Take note that bandaids tend to only come in caucasian colored or novelty cartoon.

Band-Aid is the brand name for adhesive bandages sold by Johnson & Johnson.

In 1920, a young, recently married housewife named Josephine Dickson was living in New Brunswick, NJ with her husband Earle - a cotton buyer with Johnson & Johnson. Josephine was an able housewife, but her home duties came with much pain; Pain in the form of cuts, burns, and scrapes. Earle came up with the idea of cutting up cotton gauze and applying it to adhesive tape to create an adhesive bandage. Josephine was extremely clumsy, and the need for the bandages grew. Earle eventually sat down and created a large, continuous strip of the bandages by placing cuts of gauze at regular intervals, and coated them with crinoline to keep them sterile. Next time Josephine needed to bandage a wound, she would need only to cut off one of the bandages - kind of like a roll of tape.

Earle mentioned his invention in passing to his boss at work, and the company took an interest in the idea. By 1921, The BAND-AID brand (thought up by Mill Superintendant W. Johnson Kenyon) made its first appearance on the market, and Earle Dickson was promoted to Vice President. At that time, Band-Aid bandages were made by hand and didn't catch on very well. Sales came to a total of $3000 for the first year. Three years later, Johnson & Johnson introduced the first machine-made, completely sterile adhesive bandages to a better-receiving market.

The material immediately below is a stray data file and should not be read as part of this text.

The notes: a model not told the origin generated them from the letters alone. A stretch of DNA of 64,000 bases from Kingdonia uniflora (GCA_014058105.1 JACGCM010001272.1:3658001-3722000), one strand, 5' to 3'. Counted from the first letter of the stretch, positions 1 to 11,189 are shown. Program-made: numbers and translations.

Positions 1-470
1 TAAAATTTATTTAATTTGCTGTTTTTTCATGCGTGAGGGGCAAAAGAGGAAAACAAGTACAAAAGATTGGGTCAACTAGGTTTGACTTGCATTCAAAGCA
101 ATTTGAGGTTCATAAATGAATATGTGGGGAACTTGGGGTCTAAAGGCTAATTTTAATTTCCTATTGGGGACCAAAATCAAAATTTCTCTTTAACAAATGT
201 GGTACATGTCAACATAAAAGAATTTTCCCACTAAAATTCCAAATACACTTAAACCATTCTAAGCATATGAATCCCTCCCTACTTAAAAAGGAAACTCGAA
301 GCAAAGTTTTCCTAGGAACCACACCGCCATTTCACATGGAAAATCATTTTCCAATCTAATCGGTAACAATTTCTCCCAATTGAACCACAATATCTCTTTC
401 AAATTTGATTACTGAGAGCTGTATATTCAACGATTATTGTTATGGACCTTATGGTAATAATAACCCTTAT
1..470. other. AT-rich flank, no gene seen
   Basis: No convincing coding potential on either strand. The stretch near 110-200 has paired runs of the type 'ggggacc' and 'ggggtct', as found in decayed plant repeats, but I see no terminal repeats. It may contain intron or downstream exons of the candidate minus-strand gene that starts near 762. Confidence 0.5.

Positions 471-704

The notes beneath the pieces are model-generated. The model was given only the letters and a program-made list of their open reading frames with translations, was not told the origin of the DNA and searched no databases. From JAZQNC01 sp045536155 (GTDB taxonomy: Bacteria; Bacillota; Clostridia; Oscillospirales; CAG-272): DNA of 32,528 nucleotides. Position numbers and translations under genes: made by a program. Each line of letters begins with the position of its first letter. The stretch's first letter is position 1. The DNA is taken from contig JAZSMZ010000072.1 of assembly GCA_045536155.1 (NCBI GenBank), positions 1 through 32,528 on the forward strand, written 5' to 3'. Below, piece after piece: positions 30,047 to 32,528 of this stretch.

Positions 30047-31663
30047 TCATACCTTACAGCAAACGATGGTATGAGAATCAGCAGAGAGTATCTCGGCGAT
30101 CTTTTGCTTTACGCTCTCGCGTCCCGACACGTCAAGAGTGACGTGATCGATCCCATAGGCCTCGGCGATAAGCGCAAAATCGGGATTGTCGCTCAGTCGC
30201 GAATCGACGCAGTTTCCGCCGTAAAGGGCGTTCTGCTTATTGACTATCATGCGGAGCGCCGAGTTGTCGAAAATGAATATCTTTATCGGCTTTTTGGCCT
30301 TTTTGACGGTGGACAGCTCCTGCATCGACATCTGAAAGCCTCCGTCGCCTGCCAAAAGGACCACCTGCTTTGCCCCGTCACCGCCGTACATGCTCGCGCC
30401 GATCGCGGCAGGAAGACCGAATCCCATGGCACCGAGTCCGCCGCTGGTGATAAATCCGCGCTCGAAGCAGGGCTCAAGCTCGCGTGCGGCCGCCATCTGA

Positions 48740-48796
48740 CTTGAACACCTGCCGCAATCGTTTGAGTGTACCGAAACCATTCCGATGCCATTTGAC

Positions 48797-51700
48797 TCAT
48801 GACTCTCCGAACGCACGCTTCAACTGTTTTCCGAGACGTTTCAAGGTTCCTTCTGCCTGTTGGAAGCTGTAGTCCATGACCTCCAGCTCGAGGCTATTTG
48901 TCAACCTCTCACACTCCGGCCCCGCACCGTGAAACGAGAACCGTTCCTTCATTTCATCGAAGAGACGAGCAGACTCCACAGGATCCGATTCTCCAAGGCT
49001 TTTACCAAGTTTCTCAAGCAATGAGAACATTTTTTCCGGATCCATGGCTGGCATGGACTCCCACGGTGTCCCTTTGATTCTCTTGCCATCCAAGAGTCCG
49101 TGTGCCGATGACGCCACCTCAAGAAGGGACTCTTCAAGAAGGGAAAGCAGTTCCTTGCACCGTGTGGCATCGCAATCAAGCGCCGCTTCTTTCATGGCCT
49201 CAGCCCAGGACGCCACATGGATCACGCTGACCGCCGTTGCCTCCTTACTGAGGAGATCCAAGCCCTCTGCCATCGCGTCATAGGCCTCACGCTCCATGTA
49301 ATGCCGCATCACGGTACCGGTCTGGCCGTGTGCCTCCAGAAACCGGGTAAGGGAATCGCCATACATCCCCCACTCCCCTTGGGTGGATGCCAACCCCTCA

Further advances in Band-Aid technology (heh) continued to show themselves. Plastic strips were introduced in 1951, and decorated strips began appearing 5 years later.

Several different celebrities have promoted the Band-Aid brand, including Brooke Shields, Terri Garr, John Travolta, and Chris Evert.

In 1957, the Band-Aid manufacturing plant was built in the hometown of Josephine and Earle Dickson - New Brunswick, NJ, where Band-Aids continue to be manufactured.

Although the Band-Aid brand is available in the UK, its name is not used as a generic term for adhesive bandages in British English as it is in the USA (although its competitor product Elastoplast occasionally is). The generic term normally used in Britain is "sticking plaster", which is, apparently, an unknown and confusing collocation to Americans.

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